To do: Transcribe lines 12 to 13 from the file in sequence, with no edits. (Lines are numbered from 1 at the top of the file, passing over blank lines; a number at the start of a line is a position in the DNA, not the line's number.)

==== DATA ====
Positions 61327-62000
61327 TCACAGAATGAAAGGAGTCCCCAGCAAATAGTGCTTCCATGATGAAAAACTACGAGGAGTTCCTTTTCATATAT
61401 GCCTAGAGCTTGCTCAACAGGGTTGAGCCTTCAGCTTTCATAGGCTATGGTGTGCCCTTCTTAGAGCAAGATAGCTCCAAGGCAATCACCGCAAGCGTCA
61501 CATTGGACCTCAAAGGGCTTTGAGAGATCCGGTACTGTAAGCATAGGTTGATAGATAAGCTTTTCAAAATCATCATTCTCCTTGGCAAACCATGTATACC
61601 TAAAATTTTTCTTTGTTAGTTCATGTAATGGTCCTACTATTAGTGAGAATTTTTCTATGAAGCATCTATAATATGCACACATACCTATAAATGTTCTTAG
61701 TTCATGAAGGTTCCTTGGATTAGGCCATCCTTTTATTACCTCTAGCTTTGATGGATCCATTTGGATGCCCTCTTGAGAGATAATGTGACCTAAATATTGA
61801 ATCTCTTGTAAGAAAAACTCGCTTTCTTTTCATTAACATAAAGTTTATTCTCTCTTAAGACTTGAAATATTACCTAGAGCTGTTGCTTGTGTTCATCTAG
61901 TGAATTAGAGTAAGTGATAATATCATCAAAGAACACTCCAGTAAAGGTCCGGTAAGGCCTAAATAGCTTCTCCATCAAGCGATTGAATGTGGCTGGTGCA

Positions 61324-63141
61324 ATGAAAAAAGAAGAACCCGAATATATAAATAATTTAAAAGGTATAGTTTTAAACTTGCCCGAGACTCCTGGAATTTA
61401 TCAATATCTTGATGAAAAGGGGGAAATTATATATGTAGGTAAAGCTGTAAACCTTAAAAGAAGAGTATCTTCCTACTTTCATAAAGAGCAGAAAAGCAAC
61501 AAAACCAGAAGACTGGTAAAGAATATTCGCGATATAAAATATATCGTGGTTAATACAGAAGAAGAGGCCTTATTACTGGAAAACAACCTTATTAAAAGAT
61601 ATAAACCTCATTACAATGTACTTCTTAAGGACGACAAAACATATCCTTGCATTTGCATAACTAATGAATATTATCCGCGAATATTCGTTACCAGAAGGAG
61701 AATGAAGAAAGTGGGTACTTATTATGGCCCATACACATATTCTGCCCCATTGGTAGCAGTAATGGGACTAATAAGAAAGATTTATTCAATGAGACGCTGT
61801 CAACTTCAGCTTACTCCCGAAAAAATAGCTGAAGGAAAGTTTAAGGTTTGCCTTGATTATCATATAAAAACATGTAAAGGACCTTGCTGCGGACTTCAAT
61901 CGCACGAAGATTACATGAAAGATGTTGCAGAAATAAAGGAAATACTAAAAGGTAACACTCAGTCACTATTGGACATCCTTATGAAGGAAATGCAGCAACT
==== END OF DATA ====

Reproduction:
61501 AAAACCAGAAGACTGGTAAAGAATATTCGCGATATAAAATATATCGTGGTTAATACAGAAGAAGAGGCCTTATTACTGGAAAACAACCTTATTAAAAGAT
61601 ATAAACCTCATTACAATGTACTTCTTAAGGACGACAAAACATATCCTTGCATTTGCATAACTAATGAATATTATCCGCGAATATTCGTTACCAGAAGGAG